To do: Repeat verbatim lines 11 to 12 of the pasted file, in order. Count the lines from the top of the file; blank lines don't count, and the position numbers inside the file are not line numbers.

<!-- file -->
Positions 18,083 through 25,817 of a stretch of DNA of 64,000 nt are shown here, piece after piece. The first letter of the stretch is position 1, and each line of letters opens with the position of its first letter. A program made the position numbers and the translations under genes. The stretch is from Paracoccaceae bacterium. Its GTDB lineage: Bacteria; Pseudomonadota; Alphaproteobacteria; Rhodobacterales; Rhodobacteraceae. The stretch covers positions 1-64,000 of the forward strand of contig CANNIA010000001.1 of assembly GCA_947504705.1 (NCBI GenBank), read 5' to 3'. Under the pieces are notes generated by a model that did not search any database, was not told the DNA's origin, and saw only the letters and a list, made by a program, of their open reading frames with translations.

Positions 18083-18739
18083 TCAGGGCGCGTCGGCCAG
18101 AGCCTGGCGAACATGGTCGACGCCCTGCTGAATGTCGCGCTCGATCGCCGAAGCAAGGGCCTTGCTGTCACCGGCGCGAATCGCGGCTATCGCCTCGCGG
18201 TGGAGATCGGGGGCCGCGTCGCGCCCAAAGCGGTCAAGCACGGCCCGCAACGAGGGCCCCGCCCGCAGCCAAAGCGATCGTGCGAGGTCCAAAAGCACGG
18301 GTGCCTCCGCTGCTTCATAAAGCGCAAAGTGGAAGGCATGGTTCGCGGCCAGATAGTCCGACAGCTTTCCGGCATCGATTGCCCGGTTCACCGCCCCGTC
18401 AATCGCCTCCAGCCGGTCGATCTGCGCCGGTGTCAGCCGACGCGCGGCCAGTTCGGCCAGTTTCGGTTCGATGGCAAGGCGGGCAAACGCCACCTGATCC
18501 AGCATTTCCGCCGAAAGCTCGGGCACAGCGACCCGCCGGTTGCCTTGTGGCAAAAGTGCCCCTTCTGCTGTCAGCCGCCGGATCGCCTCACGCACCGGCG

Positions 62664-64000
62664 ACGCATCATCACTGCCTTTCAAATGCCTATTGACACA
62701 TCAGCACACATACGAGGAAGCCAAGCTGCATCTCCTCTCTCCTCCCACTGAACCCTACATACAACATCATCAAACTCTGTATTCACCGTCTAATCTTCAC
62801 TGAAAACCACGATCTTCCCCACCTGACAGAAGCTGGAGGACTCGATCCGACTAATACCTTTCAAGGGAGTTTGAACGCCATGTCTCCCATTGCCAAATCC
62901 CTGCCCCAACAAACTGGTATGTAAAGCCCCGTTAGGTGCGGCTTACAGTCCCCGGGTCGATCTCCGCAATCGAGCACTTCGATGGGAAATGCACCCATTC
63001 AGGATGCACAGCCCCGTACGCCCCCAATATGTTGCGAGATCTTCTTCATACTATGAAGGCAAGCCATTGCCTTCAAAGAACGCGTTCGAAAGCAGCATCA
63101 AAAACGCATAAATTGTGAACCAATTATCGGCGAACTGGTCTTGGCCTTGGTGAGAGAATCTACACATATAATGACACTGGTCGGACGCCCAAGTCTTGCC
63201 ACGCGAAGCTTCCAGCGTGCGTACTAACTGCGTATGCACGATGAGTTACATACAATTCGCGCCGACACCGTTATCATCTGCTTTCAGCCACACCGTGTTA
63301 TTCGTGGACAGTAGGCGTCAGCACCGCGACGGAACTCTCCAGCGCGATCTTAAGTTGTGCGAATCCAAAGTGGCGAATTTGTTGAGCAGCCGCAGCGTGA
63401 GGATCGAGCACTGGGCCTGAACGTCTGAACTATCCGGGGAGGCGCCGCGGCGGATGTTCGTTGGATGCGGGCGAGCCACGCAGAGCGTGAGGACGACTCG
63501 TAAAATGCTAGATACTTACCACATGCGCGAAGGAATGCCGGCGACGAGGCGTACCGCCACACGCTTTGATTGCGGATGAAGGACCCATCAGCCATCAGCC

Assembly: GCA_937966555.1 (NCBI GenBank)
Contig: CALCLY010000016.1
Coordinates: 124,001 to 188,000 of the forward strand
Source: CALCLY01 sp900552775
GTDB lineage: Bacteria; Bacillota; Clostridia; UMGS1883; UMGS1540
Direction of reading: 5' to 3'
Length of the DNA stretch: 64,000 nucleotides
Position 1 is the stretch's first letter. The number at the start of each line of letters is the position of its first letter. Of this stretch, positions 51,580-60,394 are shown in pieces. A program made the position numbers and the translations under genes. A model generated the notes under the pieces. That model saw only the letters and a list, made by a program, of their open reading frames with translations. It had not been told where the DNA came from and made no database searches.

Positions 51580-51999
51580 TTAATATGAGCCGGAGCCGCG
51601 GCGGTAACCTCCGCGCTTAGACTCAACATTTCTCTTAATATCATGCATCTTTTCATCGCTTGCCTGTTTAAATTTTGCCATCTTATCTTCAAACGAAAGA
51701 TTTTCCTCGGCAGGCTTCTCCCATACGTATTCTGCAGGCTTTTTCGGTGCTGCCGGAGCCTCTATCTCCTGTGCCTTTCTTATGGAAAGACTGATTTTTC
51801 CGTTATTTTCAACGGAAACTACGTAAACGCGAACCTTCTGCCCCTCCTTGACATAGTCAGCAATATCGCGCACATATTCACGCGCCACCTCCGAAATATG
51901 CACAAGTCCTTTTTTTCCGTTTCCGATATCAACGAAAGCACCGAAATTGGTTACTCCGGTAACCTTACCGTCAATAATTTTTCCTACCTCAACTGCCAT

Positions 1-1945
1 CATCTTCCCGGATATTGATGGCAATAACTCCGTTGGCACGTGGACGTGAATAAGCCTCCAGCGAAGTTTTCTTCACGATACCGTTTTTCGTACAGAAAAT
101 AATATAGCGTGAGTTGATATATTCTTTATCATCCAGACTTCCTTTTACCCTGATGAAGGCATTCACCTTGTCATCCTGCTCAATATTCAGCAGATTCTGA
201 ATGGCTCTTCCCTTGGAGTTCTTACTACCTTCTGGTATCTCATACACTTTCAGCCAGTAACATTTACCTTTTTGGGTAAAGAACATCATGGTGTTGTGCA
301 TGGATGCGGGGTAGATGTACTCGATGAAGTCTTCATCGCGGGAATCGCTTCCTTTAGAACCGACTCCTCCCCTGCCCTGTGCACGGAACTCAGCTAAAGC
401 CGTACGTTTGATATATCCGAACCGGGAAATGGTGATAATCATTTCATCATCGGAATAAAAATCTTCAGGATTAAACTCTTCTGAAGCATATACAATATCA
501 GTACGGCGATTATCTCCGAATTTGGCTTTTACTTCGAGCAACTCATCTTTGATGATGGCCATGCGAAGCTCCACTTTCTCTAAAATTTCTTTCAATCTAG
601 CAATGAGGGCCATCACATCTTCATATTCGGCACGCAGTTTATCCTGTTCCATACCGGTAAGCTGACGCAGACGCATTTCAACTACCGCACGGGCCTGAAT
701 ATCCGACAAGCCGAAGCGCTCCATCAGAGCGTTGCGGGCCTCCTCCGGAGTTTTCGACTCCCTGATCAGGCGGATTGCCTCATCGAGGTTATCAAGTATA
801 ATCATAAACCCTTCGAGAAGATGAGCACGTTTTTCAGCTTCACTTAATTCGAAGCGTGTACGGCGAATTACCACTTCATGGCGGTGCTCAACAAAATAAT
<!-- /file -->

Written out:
62701 TCAGCACACATACGAGGAAGCCAAGCTGCATCTCCTCTCTCCTCCCACTGAACCCTACATACAACATCATCAAACTCTGTATTCACCGTCTAATCTTCAC
62801 TGAAAACCACGATCTTCCCCACCTGACAGAAGCTGGAGGACTCGATCCGACTAATACCTTTCAAGGGAGTTTGAACGCCATGTCTCCCATTGCCAAATCC